Monday, 8 December 2014

Oliver: Lee Perry and the Upsetters - Return of the Super Ape (10 November 1991)

Our first reggae selection on this blog comes courtesy one of the genre's most revered practitioners.  Lee "Scratch" Perry and the Upsetters had worked together over a period of some nine years when they came to release their final album together, 1978's Return of the Super Ape, which was a sequel to Super Ape, released two years previously.
It's a thin line between pioneer and crackpot.  Perry's dub techniques walk that line expertly.  It takes a singular mind to think, "I know what will work on this track.  We should make the whole thing sound like it's being played on a radio which can be heard at the end of the street and which the listener will try to hear though squelches, blamps and the sound of someone doing some greivous bodily harm to a set of water pipes."
It's typical of Peel that he played this track in response to a listener request on the November 10 show, rather than some of the album's more palatable cuts like Tell Me Something Good or Jah Jah Ah Natty Dread.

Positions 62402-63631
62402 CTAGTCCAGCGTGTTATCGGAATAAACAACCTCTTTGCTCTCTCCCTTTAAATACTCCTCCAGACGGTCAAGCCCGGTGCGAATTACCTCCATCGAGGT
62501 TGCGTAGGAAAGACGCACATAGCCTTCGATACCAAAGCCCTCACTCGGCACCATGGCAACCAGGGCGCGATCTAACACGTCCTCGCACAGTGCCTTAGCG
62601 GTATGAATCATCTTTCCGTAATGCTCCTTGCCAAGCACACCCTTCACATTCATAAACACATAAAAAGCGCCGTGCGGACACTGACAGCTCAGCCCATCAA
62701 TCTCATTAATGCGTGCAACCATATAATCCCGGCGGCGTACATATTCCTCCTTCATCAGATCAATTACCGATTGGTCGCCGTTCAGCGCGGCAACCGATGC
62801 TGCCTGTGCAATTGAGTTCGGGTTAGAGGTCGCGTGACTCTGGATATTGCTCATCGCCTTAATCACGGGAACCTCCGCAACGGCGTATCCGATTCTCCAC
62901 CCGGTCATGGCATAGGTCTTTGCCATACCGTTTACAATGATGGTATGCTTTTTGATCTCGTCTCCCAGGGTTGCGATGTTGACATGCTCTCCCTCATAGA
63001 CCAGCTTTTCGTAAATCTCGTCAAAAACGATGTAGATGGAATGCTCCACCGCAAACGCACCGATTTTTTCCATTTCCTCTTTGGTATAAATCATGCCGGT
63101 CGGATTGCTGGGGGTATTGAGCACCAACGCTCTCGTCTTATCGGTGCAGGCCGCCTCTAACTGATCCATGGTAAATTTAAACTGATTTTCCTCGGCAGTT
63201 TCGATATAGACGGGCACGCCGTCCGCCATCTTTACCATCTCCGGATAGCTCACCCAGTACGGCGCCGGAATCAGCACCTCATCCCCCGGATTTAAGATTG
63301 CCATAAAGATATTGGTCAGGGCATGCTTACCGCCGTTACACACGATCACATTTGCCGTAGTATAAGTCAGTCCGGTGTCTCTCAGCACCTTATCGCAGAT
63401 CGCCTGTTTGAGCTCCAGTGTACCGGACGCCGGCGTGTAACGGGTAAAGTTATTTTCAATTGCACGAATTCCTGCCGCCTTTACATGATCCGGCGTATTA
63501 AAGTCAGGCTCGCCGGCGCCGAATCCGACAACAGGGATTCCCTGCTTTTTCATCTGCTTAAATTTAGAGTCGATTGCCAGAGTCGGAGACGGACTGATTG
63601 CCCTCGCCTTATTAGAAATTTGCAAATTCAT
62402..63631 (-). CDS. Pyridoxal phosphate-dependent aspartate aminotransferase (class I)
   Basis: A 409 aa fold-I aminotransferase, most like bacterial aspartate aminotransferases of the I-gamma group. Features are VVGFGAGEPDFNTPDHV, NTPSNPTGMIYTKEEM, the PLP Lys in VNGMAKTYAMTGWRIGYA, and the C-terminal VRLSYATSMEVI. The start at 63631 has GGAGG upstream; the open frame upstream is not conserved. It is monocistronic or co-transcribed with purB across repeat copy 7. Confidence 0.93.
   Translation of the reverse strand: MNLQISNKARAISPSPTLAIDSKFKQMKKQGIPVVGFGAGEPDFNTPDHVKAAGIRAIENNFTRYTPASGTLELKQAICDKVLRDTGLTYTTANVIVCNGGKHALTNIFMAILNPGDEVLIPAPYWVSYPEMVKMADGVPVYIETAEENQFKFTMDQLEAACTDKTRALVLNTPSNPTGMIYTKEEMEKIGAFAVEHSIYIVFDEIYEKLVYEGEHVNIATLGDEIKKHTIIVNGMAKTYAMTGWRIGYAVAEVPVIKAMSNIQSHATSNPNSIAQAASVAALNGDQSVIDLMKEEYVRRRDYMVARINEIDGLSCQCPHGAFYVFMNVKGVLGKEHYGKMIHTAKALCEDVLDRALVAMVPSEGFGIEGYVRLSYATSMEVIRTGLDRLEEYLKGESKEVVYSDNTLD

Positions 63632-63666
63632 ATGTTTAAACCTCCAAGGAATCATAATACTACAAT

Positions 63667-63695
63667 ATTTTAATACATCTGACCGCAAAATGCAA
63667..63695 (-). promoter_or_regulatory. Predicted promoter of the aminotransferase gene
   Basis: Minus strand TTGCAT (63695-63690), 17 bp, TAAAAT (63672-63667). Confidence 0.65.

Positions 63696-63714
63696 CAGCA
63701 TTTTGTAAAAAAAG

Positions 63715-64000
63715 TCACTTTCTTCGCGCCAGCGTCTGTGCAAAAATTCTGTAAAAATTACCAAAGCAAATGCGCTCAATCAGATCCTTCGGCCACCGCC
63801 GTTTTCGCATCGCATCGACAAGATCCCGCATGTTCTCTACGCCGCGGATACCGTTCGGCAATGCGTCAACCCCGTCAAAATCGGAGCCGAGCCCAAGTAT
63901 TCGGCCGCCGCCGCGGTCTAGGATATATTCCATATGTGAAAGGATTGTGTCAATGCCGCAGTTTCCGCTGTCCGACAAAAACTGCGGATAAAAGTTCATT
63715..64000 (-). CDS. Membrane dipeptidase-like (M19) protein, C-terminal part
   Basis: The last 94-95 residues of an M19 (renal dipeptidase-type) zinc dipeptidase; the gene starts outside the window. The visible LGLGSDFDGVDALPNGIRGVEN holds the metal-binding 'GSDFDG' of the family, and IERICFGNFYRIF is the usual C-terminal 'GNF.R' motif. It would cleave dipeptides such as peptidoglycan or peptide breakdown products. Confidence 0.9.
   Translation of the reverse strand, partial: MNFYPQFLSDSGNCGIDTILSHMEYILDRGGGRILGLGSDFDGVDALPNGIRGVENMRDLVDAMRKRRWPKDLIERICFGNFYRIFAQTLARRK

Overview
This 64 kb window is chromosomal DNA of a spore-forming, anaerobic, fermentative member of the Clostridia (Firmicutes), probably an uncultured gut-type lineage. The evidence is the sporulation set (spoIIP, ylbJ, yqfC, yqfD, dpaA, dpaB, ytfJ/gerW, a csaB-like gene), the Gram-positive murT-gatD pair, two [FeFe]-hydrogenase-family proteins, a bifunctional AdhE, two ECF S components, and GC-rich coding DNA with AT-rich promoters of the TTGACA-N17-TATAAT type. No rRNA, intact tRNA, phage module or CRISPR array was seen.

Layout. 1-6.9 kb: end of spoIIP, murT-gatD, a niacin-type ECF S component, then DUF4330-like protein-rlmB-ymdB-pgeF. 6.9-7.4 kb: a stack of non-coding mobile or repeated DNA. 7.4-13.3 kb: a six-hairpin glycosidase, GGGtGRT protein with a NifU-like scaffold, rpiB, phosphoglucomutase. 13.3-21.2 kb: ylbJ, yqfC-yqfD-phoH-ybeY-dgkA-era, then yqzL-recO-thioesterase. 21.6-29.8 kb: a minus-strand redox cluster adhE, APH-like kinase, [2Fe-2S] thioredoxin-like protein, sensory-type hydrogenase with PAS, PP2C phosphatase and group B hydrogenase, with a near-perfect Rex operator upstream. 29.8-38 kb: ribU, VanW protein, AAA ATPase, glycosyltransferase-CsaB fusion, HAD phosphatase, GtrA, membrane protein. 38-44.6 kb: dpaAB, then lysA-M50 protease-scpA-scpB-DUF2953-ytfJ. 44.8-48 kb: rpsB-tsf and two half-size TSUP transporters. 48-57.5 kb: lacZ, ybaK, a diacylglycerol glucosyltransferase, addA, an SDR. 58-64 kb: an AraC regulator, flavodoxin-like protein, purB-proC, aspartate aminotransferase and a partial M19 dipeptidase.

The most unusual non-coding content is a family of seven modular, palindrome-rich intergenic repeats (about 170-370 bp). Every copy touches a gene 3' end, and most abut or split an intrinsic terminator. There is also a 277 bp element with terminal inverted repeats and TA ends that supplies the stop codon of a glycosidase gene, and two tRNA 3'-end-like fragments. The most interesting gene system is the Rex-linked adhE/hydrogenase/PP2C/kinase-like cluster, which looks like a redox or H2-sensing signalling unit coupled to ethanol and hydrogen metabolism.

What draws me in is that aforementioned distance on the saxophone, bass and drums - the melody being carried woozily in another section of the mind and heard through the fuzz of other sounds - chased like a through line on an Escher pattern where all else is minor chaos.  It's these threads of sense that can be held onto while listening to the "strange stuff" that can be the difference between retention and rejection on a mix tape.  The album as a whole is a wonderful piece of work.

Video courtesy of jam1tune.

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